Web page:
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19.6: The Temperature of a Gas Decreases in a Reversible Adiabatic Expansion

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    We can make the same argument for the heat along C. If we do the three processes A and B+C only to a tiny extent we can write:


    And now we can integrate from \(V_1\) to \(V_2\) over the reversible adiabatic work along B and from \(T_1\) to \(T_2\) for the reversible isochoric heat along C. To separate the variables we do need to bring the temperature to the right side of the equation.:


    The latter expression is valid for a reversible adiabatic expansion of a monatomic ideal gas (say Argon) because we used the \(C_v\) expression for such a system. We can use the gas law \(PV=nRT\) to translate this expression in one that relates pressure and volume see Eq 19.23

    We can mathematically show that the temperature of a gas decreases during an adiabatic expansion. Assuming an ideal gas, the internal energy along an adiabatic path is:

    \[\begin{split} d\bar{U}&= \delta q+\delta w \\ &= 0-Pd\bar{V}\\ &= -Pd\bar{V} \end{split} \nonumber \]

    The constant volume heat capacity is defined as:

    \[{\bar{C}}_V=\left(\frac{\partial\bar{U}}{\partial T}\right)_V \nonumber \]

    We can rewrite this for internal energy:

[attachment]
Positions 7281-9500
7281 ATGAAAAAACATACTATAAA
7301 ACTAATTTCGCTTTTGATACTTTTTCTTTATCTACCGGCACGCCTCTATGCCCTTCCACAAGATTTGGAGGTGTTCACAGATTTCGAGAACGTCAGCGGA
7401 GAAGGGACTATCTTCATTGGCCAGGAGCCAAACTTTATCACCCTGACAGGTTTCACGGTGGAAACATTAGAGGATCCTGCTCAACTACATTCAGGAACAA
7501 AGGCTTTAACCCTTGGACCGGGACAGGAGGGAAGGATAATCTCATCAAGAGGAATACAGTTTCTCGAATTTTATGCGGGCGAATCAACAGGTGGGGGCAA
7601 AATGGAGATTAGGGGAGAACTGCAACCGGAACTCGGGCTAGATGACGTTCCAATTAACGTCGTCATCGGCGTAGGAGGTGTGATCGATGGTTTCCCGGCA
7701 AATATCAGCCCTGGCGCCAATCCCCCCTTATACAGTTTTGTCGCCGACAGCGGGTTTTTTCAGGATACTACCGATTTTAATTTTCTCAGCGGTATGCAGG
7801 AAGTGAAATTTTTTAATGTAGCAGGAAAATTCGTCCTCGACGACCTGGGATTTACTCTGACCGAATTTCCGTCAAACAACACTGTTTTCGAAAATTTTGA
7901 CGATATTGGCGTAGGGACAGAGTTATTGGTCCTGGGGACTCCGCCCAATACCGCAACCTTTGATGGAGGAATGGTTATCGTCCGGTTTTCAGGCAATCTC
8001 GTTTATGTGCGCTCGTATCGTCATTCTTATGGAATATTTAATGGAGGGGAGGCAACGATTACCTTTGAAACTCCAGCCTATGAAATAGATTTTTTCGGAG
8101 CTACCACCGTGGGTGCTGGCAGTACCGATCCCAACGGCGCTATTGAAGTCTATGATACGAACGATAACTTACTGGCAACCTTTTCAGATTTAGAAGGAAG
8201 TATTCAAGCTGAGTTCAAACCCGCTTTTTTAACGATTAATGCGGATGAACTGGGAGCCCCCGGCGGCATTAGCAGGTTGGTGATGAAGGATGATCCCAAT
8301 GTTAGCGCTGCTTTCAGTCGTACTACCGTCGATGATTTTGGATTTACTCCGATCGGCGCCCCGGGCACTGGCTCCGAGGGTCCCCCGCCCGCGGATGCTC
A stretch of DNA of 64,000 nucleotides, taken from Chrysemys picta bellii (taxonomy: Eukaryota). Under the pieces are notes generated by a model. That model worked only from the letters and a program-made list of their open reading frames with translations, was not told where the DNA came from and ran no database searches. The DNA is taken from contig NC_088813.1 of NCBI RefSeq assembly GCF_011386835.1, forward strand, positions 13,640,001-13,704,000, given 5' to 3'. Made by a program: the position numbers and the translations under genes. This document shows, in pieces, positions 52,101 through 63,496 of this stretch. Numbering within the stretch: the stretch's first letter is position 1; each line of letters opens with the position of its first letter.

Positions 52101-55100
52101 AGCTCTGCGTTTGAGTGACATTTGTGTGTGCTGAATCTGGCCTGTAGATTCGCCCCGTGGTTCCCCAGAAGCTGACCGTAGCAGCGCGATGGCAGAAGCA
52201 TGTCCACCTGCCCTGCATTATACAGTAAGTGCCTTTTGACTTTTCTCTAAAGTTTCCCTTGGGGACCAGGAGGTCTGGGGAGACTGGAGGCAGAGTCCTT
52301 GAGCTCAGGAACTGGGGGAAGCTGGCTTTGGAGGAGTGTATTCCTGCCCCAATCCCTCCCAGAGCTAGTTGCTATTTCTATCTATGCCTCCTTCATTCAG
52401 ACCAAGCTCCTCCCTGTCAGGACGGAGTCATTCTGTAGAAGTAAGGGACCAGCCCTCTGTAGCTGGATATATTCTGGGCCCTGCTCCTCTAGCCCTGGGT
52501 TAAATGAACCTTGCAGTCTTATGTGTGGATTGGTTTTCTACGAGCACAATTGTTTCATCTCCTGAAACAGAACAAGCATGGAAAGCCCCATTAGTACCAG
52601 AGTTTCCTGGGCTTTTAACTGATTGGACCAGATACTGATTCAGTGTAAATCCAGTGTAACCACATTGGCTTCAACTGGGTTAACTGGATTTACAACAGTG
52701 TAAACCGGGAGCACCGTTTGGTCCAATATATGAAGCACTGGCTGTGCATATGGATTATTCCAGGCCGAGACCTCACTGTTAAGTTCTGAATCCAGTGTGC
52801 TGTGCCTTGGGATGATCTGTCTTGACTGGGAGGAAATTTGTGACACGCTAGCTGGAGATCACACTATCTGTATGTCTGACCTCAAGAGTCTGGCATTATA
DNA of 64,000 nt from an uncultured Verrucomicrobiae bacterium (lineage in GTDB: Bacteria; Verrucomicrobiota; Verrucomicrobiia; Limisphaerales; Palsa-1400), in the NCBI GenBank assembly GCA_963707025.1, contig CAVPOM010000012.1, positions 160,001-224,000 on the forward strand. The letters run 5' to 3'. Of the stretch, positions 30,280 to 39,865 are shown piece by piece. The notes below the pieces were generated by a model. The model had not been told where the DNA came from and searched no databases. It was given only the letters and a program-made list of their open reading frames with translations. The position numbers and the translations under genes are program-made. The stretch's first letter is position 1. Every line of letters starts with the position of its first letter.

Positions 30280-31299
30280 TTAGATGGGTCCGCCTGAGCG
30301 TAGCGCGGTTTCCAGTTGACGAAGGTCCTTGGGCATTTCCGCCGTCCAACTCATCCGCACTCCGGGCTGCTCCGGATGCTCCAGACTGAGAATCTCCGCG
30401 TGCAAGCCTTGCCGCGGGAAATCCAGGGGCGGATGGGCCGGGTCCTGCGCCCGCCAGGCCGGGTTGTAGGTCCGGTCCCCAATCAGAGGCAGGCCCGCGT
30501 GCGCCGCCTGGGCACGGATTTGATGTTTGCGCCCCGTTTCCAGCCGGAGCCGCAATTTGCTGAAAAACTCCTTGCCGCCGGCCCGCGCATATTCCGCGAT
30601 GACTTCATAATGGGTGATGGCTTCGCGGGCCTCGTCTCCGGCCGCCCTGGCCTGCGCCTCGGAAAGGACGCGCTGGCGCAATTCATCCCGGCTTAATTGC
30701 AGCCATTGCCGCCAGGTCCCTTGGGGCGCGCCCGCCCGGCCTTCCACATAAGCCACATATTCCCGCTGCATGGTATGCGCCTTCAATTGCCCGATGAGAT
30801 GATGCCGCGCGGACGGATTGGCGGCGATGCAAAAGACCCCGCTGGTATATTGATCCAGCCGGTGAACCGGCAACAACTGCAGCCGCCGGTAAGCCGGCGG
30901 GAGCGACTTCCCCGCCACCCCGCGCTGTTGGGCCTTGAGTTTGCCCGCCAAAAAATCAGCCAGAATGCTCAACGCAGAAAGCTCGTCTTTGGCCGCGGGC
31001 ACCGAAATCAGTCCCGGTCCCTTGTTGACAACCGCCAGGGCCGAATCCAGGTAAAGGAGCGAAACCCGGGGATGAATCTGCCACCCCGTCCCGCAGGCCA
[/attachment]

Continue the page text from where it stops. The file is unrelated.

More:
\[d\bar{U}={\bar{C}}_VdT \nonumber \]

    Combining these two expressions for internal energy, we obtain:

    \[{\bar{C}}_VdT=-Pd\bar{V} \nonumber \]

    Using the ideal gas law for pressure of an ideal gas:

    \[{\bar{C}}_VdT=-\frac{RT}{\bar{V}}d\bar{V} \nonumber \]

    Separating variables:

    \[\frac{\bar{C}_V}{T}dT=-\frac{R}{\bar{V}}d\bar{V} \nonumber \]

    This is an expression for an ideal path along a reversible, adiabatic path that relates temperature to volume. To find our path along a PV surface for an ideal gas, we can start in TV surface and convert to a PV surface. Let's go from (\(T_1,V_1\)) to (\(T_2,V_2\)).

    \[\int_{T1}^{T_2}{\frac{\bar{C}_V}{T}dT=-\int_{\bar{V}_1}^{\bar{V}_2}{\frac{R}{\bar{V}}d\bar{V}}} \nonumber \]

    \[\bar{C}_V\ln{\left(\frac{T_2}{T_1}\right)}=-R\ln{\left(\frac{{\bar{V}}_2}{{\bar{V}}_1}\right)}=R\ln{\left(\frac{{\bar{V}}_1}{{\bar{V}}_2}\right)} \nonumber \]

    \[\ln{\left(\frac{T_2}{T_1}\right)}=\frac{R}{\bar{C}_V}\ln{\left(\frac{\bar{V}_1}{\bar{V}_2}\right)} \nonumber \]

    \[\left(\frac{T_2}{T_1}\right)=\left(\frac{\bar{V}_1}{\bar{V}_2}\right)^{\frac{R}{\bar{C}_V}} \nonumber \]

    We know that:

    \[R={\bar{C}}_P-{\bar{C}}_V \nonumber \]

    \[\frac{R}{\bar{C}_V}=\frac{\bar{C}_P-\bar{C}_V}{\bar{C}_V}=\frac{\bar{C}_P}{\bar{C}_V}-1 \nonumber \]

    \[\frac{R}{{\bar{C}}_V}=\gamma-1 \nonumber \]


    \[\left(\frac{T_2}{T_1}\right)=\left(\frac{\bar{V}_1}{\bar{V}_2}\right)^{\gamma-1} \nonumber \]

    This expression shows that volume and temperature are inversely related. That is, as the volume increase from \(V_1\) to \(V_2\), the temperature must decrease from \(T_1\) to \(T_2\).

    19.6: The Temperature of a Gas Decreases in a Reversible Adiabatic Expansion is shared under a CC BY-NC-SA 4.0 license and was authored, remixed, and/or curated by LibreTexts.